"Lately I've been thinking hope is kind of a flimsy feeling to hold on to."

Layla's parents have lost their jobs because no one wants to employ Muslims, and her father's poetry books are frequently being burned in the book burnings. Life already feels pretty terrible when Layla must sneak out to see her boyfriend, David who is Jewish, around her suspension from school (for PDA that everyone else- read non-Muslim- does) and the curfews imposed on Muslims. However, life is about to get even worse when Layla and her family are grabbed late in the evening and given 10 minutes to pack a single bag of necessities before being sent to an internment camp. The story of their journey to the 'camp' is very similar to that of the Japanese Americans during World War II.

"If you don't stand up for something, you'll fall for anything."

The horrors of the camp and the new reality for Americans is undeniable and does not feel as unreal as it should, considering the events in the news and our past. Told through the poignant voice of Layla, we experience these terrible possibilities. The importance of developing and using your voice against such atrocities is a clear theme and stand-out message of the book. The potential reality of what could happen with complacency is all too clear.

"You need only glance at the vastness of the sky and the multitude of the stars to know the infinite depth of our love."

Layla's parents are sympathetic characters. They will not deny their religion, but they cannot believe what is happening to them. While they will not comply or collaborate as some others do, they are reluctant to start a rebellion for fear of what would happen to their daughter. They hope for better things, not only for themselves, but for their children, as many parents do. They represent the way many people feel with responsibilities hindering their willingness to act out against injustice. Add this to the many people from the community who are shown, such as David (who is not sure at first how to help), his parents (who are not acting but more powerful), the internment guards (who do not all agree but continue to do their jobs), the community members who turned their back on Layla and family, and the protesters (who are described), and you have a multitude of perspectives and opinions that are shown. However, the importance of developing and giving your voice to speak out against hatred and injustice is very clear.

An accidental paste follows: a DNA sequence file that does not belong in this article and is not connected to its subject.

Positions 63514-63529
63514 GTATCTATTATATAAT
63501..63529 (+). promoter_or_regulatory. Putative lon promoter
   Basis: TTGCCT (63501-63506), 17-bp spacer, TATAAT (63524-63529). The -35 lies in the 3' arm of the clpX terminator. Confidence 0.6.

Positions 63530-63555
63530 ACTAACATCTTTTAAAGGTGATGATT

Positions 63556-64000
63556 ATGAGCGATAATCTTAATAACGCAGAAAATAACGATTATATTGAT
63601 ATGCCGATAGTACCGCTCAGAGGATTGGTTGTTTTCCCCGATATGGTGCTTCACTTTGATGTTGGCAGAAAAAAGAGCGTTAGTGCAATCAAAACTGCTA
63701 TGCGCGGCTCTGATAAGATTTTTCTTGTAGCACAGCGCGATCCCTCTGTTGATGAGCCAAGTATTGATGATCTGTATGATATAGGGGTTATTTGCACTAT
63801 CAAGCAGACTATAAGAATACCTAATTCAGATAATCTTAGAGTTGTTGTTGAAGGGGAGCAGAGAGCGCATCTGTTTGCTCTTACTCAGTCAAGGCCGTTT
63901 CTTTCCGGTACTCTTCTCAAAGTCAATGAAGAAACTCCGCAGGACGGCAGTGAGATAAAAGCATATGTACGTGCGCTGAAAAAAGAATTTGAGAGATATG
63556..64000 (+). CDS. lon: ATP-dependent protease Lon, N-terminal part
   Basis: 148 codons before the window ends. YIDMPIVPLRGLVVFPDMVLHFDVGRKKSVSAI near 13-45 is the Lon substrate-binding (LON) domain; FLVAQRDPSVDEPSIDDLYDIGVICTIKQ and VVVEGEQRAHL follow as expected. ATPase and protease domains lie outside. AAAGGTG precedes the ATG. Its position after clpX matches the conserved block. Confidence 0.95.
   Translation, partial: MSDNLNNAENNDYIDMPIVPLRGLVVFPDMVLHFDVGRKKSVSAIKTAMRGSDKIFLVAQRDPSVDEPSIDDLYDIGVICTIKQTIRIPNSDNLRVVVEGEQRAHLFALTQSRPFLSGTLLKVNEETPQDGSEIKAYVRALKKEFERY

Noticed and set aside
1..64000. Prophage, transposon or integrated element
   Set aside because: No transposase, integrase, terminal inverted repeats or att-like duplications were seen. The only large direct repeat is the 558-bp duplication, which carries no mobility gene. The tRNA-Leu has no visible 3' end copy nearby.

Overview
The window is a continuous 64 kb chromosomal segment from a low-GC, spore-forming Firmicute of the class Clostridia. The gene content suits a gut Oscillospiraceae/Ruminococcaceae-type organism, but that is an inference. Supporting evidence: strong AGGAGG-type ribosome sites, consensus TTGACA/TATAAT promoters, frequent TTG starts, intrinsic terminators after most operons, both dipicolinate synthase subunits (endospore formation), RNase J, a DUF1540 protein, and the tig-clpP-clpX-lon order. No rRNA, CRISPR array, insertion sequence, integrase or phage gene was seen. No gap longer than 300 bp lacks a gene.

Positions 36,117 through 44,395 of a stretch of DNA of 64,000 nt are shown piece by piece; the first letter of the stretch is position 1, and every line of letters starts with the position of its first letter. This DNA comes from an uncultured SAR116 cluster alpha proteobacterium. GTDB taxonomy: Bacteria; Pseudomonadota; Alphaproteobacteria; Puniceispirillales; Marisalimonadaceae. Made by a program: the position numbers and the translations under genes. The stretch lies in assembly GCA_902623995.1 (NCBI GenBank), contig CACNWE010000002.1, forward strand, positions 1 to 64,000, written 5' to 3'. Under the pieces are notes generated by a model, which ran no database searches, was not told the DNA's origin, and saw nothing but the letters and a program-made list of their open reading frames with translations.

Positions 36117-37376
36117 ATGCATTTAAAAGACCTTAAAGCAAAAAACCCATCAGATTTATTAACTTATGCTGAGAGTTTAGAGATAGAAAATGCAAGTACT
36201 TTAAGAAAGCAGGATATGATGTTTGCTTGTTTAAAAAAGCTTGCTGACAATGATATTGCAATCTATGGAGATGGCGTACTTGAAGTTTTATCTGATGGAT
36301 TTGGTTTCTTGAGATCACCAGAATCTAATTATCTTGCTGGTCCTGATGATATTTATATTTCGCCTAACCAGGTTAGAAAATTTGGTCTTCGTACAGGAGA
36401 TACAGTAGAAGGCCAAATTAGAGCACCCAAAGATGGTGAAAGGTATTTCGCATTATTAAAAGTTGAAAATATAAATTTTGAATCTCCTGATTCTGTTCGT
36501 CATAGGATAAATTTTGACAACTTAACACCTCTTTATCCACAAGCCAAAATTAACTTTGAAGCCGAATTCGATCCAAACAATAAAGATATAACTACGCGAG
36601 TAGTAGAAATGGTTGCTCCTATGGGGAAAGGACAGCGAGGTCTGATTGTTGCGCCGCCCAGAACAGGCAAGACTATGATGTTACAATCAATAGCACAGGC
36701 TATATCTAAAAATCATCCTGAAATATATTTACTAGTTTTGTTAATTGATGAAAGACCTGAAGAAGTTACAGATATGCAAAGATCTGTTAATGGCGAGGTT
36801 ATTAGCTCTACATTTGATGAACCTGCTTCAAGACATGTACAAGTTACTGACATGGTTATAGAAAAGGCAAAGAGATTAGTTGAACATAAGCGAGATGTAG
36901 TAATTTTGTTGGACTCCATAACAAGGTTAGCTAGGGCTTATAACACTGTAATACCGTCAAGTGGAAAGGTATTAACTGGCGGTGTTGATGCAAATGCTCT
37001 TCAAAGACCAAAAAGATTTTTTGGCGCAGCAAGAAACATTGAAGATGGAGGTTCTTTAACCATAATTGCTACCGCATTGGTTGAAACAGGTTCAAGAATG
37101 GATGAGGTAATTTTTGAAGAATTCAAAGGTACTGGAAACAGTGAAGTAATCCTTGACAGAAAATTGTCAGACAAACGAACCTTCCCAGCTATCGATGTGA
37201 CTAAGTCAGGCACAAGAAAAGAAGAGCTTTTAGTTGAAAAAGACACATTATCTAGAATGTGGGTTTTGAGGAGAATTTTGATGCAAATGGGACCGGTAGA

"It's not a single heartbeat that calls the storm. It's the power of our voices joined together, demanding justice. It's the thunder of our collective feet marching for our freedom."

I think I could write all day about all the amazing characters developed here and the poignant message spread through the pages. I cannot tell you how many times I found tears in my eyes while reading Layla's story- this book really touched me in ways I did not expect. I cannot tell you enough how much I recommend picking it up for everyone. This is book for the ages that delivers a timeless and critical story about the importance of using your voice and checking yourself against the growing prejudices, hatred, and fear that can potentially grip our nation. A gripping must-read.

Was this review helpful to you? 

User reviews

There are no user reviews for this listing.
Already have an account? or Create an account
Powered by JReviews

FEATURED GIVEAWAYS

Latest Book Listings Added

The Virtue of Sin
Miriam lives in New Jerusalem, a haven in the desert...
 
3.7
 
0.0 (0)
Tin
Tin
In an alternative England of the 1930s where the laws...
 
5.0
 
0.0 (0)
Stolen Girl
Nadia is haunted by World War II. Her memories of...
 
4.0
 
0.0 (0)
The Iliad
More than three thousand years ago, two armies faced each...
 
3.7
 
0.0 (0)
A Light Amongst Shadows
James Spencer is hardly the typical troubled youth who ends...
 
0.0
 
0.0 (0)
the orphan fixed.jpg
Sometimes the ones who save us are the ones we...
 
0.0
 
0.0 (0)
Astrid the Unstoppable